Git hooks are scripts that run automatically whenever a particular event occurs in a Git repository. A Git hook lets you customize the internal behavior of Git and trigger actions at key points in your project’s development cycle.
Git hooks have several common uses, including:Encourage a commit policy. Modifying a project environment, Nepal WhatsApp Number List depending on the state of the repository. Implementation of continuous integration workflows.
Since Git hooks are highly , you can use them to automate or optimize virtually any aspect of your development workflow.
In this article, I’ll give you a quick overview of Git hooks and how they work. Next, I’ll show you some common Git hooks and definitions of what they do.
Introducing Git Hook
Just like many other version control systems, Git allows you to launch custom scripts when certain important actions occur in the repository. In turn, this makes them easy to install and configure.
There are two groups of hooks, client side and server side. Client-side hooks are triggered by operations such as commit and merge, while server-side hooks run on network operations such as receiving push commits.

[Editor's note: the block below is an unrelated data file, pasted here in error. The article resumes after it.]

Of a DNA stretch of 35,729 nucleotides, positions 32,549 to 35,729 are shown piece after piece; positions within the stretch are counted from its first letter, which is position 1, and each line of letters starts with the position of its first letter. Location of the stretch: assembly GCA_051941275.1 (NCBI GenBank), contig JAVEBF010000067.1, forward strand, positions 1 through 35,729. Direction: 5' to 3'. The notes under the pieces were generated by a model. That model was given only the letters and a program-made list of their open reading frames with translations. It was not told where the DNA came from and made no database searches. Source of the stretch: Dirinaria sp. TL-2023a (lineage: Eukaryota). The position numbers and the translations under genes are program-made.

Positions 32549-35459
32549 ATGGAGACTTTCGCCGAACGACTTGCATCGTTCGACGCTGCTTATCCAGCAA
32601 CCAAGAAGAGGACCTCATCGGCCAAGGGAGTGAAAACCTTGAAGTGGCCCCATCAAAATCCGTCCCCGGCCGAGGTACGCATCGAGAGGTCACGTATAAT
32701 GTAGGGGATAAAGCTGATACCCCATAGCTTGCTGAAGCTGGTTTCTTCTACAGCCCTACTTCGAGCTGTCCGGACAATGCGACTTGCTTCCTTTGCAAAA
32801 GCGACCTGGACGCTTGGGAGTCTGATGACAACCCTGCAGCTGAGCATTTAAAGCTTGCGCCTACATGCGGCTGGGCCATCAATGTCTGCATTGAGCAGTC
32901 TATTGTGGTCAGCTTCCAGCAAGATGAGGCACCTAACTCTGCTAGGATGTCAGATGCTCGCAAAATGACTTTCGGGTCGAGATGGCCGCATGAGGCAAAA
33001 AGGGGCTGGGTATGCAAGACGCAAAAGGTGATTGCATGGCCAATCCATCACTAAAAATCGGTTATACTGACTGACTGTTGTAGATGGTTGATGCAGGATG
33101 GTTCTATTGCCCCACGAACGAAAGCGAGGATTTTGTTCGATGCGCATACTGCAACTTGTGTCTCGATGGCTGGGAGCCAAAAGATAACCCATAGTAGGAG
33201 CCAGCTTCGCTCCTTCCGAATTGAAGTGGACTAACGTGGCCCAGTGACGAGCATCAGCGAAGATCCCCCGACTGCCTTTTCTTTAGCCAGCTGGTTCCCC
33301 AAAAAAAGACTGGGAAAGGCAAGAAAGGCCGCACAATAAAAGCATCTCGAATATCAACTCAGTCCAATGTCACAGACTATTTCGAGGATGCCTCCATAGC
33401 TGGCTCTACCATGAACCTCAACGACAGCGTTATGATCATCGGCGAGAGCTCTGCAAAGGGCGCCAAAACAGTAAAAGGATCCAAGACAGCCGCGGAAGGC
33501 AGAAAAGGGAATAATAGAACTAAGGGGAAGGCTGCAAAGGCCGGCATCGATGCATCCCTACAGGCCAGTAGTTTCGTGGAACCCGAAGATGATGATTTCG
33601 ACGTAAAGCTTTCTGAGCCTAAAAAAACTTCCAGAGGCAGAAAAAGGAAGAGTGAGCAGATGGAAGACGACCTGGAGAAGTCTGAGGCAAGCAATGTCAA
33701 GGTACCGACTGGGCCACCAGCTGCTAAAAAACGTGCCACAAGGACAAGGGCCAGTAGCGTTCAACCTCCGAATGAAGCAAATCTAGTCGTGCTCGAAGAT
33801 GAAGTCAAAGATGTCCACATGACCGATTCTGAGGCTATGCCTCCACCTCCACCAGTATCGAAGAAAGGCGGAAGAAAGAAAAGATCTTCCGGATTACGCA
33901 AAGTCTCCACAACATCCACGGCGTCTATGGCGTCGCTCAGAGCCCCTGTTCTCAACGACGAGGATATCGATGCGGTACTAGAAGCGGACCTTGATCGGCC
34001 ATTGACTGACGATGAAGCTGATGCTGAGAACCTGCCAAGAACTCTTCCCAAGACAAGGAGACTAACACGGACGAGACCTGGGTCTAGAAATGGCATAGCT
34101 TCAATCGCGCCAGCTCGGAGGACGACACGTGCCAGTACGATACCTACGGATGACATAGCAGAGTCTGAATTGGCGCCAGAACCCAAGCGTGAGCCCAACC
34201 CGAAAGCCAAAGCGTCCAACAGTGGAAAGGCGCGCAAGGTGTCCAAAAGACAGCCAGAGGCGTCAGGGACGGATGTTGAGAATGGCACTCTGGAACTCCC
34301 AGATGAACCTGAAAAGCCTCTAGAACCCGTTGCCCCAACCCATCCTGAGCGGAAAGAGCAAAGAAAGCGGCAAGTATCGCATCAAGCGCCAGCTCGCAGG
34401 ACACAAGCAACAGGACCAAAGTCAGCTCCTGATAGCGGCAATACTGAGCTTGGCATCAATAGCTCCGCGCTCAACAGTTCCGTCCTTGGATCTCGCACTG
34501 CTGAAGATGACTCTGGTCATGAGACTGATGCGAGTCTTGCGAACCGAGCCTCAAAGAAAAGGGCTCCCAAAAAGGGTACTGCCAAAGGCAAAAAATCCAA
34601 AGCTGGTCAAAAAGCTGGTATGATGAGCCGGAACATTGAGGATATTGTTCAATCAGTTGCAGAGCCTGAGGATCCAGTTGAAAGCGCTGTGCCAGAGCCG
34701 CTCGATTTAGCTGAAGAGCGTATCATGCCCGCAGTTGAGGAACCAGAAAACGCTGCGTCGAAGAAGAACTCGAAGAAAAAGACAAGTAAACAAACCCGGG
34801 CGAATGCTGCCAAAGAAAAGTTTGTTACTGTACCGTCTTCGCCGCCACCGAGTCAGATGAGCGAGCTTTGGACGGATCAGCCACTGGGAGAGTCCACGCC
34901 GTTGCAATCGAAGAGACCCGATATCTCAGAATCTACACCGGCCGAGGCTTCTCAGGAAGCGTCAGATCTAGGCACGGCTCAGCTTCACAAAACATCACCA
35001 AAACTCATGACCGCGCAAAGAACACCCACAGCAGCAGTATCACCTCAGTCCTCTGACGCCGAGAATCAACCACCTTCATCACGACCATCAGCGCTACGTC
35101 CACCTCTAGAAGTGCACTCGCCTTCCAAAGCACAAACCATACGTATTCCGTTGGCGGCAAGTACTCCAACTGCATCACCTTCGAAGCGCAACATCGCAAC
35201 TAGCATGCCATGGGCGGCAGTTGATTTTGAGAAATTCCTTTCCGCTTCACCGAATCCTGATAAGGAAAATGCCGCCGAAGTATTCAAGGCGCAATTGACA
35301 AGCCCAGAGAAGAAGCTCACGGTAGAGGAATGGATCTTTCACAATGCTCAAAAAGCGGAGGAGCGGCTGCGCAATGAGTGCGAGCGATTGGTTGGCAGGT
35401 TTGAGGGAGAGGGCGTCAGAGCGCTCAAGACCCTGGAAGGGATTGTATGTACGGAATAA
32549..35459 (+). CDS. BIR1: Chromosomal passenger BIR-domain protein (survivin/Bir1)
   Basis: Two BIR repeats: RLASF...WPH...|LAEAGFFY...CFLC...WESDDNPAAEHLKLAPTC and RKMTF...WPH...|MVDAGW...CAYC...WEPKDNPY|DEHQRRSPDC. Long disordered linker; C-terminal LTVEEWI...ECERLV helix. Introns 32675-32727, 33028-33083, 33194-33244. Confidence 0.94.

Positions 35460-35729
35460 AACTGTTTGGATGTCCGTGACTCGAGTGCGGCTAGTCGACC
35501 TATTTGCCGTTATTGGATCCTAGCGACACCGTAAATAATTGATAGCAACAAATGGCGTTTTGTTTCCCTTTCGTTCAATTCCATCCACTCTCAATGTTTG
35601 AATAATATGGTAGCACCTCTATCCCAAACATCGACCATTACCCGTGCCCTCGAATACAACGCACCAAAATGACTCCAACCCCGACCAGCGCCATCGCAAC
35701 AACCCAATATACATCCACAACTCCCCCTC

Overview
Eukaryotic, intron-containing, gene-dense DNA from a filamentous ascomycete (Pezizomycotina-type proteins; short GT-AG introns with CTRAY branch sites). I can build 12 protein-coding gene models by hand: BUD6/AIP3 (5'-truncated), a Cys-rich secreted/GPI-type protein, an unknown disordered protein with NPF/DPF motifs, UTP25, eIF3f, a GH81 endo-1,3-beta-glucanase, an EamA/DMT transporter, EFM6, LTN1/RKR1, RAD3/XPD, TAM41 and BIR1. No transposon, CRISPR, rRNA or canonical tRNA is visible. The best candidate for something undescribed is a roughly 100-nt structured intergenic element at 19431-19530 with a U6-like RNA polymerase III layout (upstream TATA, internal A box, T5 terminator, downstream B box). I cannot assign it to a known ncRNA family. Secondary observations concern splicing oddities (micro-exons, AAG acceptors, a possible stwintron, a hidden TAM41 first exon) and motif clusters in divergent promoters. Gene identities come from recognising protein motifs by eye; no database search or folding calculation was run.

How to undo changes in Git
This Git hook is the first script to run when handling a push from a client is pre-receive . It takes a list of references that are pushed from stdin; if it comes out non-zero, none of them are accepted. You can use this hook to do things like ensure that none of the updated references are fast forwarded. Also use it to control access to any references and files they modify with the push.
update : This Git hook is very similar to the pre- fetch script , except it’s run once for each branch the pusher tries to update. If the pusher tries to push to more than one branch, the prefetch only runs once, while the update runs once per branch they push to. Instead of reading from stdin, this script takes three arguments: the name of the ref (branch), the SHA-1 the ref was pointing to before the push, and the SHA-1 the user is trying to push. If the update script returns non-zero, only that reference is discarded; other references may still be updated.